Lebesco and Butler are both speaking to the transformative and dynamic nature of language in that it is always changing. It can change within context alone; how it is used within a sentence, who is using it, what that person is talking about, in what manner that certain person is talking. It can also change through time. Some words that existed a hundred years ago do not get used in the same way that they once did. They don't necessarily lose their original meaning, but it's as if society adds another layer to the existing one. In this sense, because there is hardly a set meaning for any word, we get an "artificiality of truths we think we know". I think that she is speaking to the truths we think we know about language and the meanings of words. The word queer is currently in a transformative stage, as it is transitioning from a negative connotation to a positive one that is actively embraced by the queer community.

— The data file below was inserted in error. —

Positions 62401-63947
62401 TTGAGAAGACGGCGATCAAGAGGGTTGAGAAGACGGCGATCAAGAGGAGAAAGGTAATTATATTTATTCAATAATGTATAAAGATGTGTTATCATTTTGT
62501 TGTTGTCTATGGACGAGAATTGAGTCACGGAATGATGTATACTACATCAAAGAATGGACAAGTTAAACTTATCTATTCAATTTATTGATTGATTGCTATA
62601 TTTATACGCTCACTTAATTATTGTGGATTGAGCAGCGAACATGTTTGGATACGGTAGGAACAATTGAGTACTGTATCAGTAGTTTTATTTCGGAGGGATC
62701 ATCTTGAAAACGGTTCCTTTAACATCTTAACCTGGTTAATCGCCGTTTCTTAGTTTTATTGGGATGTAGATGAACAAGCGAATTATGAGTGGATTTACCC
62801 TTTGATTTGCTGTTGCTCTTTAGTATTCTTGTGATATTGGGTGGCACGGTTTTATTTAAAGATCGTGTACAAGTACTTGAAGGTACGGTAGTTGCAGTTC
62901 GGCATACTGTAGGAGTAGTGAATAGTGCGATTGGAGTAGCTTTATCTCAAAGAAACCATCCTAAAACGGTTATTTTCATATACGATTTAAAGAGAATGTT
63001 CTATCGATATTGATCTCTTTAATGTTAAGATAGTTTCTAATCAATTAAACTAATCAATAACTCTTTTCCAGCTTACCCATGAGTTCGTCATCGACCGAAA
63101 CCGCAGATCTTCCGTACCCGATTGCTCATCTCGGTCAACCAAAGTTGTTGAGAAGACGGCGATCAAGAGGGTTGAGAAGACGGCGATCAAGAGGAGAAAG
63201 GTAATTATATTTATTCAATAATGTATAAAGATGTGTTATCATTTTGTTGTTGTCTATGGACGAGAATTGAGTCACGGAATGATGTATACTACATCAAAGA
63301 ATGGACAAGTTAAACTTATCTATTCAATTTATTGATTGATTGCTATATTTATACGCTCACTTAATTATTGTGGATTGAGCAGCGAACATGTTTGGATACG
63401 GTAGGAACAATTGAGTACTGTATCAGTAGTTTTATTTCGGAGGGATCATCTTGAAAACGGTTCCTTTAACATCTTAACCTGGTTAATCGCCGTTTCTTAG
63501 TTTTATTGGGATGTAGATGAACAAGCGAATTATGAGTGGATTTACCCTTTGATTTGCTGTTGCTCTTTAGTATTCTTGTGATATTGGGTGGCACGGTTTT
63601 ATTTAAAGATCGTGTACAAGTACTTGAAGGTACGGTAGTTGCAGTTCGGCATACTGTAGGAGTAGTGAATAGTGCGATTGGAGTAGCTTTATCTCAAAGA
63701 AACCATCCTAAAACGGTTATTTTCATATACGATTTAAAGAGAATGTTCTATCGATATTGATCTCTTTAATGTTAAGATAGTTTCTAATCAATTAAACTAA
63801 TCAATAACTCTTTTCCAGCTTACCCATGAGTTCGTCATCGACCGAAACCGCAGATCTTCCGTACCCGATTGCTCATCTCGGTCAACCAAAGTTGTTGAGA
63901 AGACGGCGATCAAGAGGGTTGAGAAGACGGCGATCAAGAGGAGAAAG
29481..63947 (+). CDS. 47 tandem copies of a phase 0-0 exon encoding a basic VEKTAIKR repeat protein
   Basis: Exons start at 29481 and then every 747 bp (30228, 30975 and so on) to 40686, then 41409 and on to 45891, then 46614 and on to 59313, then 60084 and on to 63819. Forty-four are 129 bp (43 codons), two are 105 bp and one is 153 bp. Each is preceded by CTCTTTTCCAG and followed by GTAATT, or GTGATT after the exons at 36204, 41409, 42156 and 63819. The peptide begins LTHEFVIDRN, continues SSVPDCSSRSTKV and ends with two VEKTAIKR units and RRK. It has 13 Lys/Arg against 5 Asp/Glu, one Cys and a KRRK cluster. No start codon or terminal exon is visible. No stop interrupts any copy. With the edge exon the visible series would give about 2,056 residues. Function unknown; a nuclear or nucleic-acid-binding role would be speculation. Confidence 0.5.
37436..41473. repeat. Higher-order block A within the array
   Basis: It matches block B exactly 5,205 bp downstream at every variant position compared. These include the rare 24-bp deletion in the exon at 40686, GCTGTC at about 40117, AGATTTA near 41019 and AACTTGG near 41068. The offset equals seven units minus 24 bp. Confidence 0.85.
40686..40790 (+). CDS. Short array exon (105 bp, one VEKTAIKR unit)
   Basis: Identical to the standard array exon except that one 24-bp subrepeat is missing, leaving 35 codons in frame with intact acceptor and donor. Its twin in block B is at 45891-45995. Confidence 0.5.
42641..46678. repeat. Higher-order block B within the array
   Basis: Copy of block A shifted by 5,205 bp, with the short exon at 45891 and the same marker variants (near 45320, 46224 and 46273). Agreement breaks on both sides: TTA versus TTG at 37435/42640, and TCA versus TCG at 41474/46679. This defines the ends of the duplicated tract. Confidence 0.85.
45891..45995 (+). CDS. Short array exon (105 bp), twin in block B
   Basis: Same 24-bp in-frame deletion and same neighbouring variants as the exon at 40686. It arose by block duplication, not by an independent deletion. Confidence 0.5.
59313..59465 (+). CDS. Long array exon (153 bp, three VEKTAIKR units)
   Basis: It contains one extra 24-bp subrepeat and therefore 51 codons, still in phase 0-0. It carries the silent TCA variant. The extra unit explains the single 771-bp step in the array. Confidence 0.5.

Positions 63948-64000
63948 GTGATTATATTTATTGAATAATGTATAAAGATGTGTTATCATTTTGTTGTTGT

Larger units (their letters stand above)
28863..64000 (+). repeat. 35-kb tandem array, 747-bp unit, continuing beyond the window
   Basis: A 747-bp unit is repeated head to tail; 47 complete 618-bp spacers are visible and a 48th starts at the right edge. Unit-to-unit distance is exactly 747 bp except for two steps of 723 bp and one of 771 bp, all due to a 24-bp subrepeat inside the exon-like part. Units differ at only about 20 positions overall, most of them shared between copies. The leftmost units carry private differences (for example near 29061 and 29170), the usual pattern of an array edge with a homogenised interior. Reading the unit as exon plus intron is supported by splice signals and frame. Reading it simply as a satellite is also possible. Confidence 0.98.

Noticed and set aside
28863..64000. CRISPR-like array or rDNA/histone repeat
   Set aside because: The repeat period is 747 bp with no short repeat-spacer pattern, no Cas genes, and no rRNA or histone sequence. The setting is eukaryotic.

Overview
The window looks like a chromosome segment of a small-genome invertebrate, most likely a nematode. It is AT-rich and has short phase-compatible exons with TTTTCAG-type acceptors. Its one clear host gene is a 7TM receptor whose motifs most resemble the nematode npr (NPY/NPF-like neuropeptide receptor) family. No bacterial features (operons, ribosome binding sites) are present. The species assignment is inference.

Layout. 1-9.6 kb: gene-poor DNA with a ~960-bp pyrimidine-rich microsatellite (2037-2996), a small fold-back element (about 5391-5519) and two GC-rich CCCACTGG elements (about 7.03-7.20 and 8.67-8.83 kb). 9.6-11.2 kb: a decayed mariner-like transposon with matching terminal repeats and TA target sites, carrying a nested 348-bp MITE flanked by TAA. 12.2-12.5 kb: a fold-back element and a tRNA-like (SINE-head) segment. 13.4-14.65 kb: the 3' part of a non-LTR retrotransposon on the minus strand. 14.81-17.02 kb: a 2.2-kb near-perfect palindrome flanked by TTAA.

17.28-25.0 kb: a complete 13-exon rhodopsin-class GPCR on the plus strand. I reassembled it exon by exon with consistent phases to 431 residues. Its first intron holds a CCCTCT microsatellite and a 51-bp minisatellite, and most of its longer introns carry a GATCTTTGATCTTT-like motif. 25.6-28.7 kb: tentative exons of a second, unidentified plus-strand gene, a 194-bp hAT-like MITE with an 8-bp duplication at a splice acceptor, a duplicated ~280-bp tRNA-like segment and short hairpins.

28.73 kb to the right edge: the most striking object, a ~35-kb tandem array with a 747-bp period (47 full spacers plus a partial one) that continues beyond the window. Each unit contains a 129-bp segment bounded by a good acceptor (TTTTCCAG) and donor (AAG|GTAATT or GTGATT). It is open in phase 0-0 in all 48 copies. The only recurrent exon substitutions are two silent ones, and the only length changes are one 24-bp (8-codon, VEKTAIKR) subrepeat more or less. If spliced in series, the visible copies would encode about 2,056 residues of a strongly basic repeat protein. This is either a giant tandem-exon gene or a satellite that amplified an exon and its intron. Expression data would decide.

John Waters proves the same idea in his film Female Trouble. The average viewer approaches the film with a preconceived idea of what beauty is and how it looks. The film is almost mind bending when you try to relate to the characters. The salon owners are overwhelmingly enthusiastic about how beautiful Dawn Davenport is, and I kept waiting for the catch. I kept waiting for a scene where they were alone in a room and laughed at how they were going to make millions off of conning Dawn into believing that she's beautiful. I kept waiting for them to turn in the photos to the police for money. And it never happened. They actually, truly thought she was beautiful. And it is because the truth I think I know about what defines beauty is artificial. Meanings of words are not static. And so the salon owners saw excess (in body weight, hair, makeup, tight clothing) as beautiful. It took society's standards and ran wild with it. Dawn is portrayed as fat, especially in comparison to her friends who are skinny and better represent society's idea of beautiful. Her fatness is accentuated by her tight clothing for a revolting affect (same with the old aunt whose stomach gushes out of her leather suit). I think Waters was putting these things right in our face to actively challenge our ideas of beauty. He brought things that are typically considered revolting (especially in the scene when Dawn is basking in the fish) and displayed them as beauty.